Update: Republican Senator Arlen Specter of Pennsylvania is switching to the Democratic party. With Senator Al Franken, that makes 60!
Congress has taken rather swift action on President Barack Obama's 2010 budget proposal, according to an excellent recent story: "Deal pushes budget toward 100th-day goal," excerpted from The Hill, by Walter Alarkon (04/27/09). Senator Kent Conrad (D-N.D.) chaired the joint House-Senate committee, which was unable to reach agreement. Budget negotiators from the House and Senate were finally able to complete work on the resolution late Monday, which Democrats hope successful floor votes will approve the budget by President Obama's 100th day in office Wednesday.
Democrats agreed on the president's top priorities and included the possibility of using "fast-track budget reconciliation rules" for the healthcare and education reform elements. These rules require a simple majority for passage, rather than 60 votes. Eventually they resolved the final negotiating sticking point, the inclusion of the "pay-go" provision that requires all new spending be "paid for" with new revenues or cuts in other programs. Speculation is that this was a requirement of House Blue Dog Democrats and House leadership over Senate objections. Senator Conrad felt that the budget agreement was "a major accomplishment," however.
"We are meeting President Obama’s goals of reducing our dependence on foreign energy, striving for excellence in education, reforming our health care system, and providing middle-class tax relief – all while still cutting the deficit substantially," Conrad said.
To quote further from the article:
House and Senate Democrats reached a budget deal on Monday night that will allow both chambers to vote on budget resolutions this week.
. . . Rep. Allen Boyd (D-Fla.), the Blue Dog included in the budget talks, said that putting in "pay-go" rules would be "a good place to start dealing with the concerns of House members over the long-term fiscal health of the country. . . "The Senate is having a great deal of difficulty coming to grips with the fact that things have to be paid for," Boyd said.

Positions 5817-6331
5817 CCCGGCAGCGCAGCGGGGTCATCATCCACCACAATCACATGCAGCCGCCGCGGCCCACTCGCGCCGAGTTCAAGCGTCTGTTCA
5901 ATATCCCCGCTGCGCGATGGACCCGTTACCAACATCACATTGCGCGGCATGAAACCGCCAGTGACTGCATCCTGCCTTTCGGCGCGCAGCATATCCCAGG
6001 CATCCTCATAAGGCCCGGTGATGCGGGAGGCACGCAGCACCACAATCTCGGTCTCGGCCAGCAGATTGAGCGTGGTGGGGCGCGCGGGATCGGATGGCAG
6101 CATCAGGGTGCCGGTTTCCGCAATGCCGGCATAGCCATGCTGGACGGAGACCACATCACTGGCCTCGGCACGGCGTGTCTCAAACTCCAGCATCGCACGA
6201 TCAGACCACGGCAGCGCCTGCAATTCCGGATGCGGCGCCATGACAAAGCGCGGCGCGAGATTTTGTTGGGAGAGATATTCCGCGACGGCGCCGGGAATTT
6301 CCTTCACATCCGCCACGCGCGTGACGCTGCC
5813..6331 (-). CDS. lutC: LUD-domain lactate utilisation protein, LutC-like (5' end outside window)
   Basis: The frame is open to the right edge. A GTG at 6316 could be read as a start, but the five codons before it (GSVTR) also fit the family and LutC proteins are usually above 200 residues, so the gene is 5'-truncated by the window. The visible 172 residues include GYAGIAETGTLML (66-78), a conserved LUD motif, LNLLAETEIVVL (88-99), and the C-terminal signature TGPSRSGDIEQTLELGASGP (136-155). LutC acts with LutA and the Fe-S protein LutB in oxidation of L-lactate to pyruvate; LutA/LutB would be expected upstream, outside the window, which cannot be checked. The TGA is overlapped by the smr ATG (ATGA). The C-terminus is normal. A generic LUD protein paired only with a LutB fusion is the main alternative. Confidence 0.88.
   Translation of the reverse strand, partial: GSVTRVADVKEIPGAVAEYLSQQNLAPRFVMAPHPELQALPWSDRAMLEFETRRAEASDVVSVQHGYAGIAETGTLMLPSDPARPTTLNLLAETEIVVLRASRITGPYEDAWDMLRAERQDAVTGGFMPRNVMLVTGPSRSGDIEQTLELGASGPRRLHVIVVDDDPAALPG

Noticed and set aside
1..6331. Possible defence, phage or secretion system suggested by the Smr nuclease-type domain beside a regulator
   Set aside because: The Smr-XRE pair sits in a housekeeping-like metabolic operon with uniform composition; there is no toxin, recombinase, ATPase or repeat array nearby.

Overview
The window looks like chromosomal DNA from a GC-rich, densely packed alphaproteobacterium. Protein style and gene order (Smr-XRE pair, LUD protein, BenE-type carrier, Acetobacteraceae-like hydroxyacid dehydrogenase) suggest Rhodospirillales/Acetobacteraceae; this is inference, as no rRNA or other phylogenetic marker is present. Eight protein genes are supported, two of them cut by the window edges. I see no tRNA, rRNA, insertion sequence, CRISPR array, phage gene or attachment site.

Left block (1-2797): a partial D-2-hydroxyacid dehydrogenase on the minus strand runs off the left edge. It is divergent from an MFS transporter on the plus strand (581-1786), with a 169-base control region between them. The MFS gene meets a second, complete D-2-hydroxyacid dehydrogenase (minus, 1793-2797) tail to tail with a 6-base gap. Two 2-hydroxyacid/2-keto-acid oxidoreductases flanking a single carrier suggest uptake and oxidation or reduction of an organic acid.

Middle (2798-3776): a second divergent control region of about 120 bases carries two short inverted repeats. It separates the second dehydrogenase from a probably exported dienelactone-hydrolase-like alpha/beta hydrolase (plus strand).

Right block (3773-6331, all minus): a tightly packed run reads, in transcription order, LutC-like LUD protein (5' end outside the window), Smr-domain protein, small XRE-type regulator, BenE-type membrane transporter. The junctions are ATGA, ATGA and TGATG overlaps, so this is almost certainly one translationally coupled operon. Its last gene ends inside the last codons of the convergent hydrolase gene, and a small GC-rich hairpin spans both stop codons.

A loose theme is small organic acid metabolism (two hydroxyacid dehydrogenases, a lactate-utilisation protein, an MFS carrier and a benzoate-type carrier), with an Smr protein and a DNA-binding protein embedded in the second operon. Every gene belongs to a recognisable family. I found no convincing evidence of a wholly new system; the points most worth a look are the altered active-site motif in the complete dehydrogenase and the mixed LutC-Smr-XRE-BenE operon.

. . . The budget resolution will reduce the deficit by more than two-thirds by 2014. The deficit in 2009, projected to be about $1.8 trillion and about 12 percent of gross domestic product, would be slightly more than $500 billion and 3 percent of GDP in 2014. . . The framework also seeks to extend the current policy on the estate tax, which affects the transfer of estates from wealthy landowners to family members. The tax, dubbed the "death tax" by its GOP opponents, was slated to return to the higher levels pre-2001 levels next year.
House Speaker Nancy Pelosi (D-Calif.) said that Democrats will work for a statutory "pay-go" restriction, that will probably be enacted as soon as the $3.5 trillion budget is approved. The plan, closely resembling the White House proposal, would enact President Obama's major priorities to reform healthcare, energy and education, reduce the deficit and cut income taxes for middle-class Americans.
The House plans a vote on Tuesday and the Senate on Wednesday. If the schedule holds, President Obama would be able to discuss it at a news conference scheduled for Wednesday evening. If not the vote will certainly be completed in the next few days. And the reconciliation provision will be included over very strenuous objections from Republicans and even objections from some centrist Democrats. Rep. Paul Ryan (R- Wis.) called the reconciliation bill to overhaul the healthcare system "an unprecedented power grab" by Democrats. Sen. Judd Gregg (R-N.H.) said it would be "like using the tactics of Venezuelan President Hugo Chavez."
Senator Kent Conrad does not believe Congress should resort to healthcare reconciliation, claiming the "rules could also lead to legislation that's less than comprehensive, since they require the elimination of any provisions that have little effect on government spending or revenue," and noting some Senate Republican support for health care reform. Budget reconciliation rules will not be used to pass climate change legislation, however because of objections by both Democrats and Republicans from energy-producing states.
Who were the winners? The House was able to insert reconciliation rules for use if needed, Blue Dogs in the House will get "pay-go," Liberal Democrats in the Senate stuck with the President's priorities, Senator Conrad exercised good leadership of the Joint committee, achieving a relatively civil discussion between Democrats and Republicans. We hope that the ultimate winners will be the American people. Congress is hearing their wishes emanating from the 2008 election.
[Post date 4/28/09]
See also Behind the Links, for further info on this subject.
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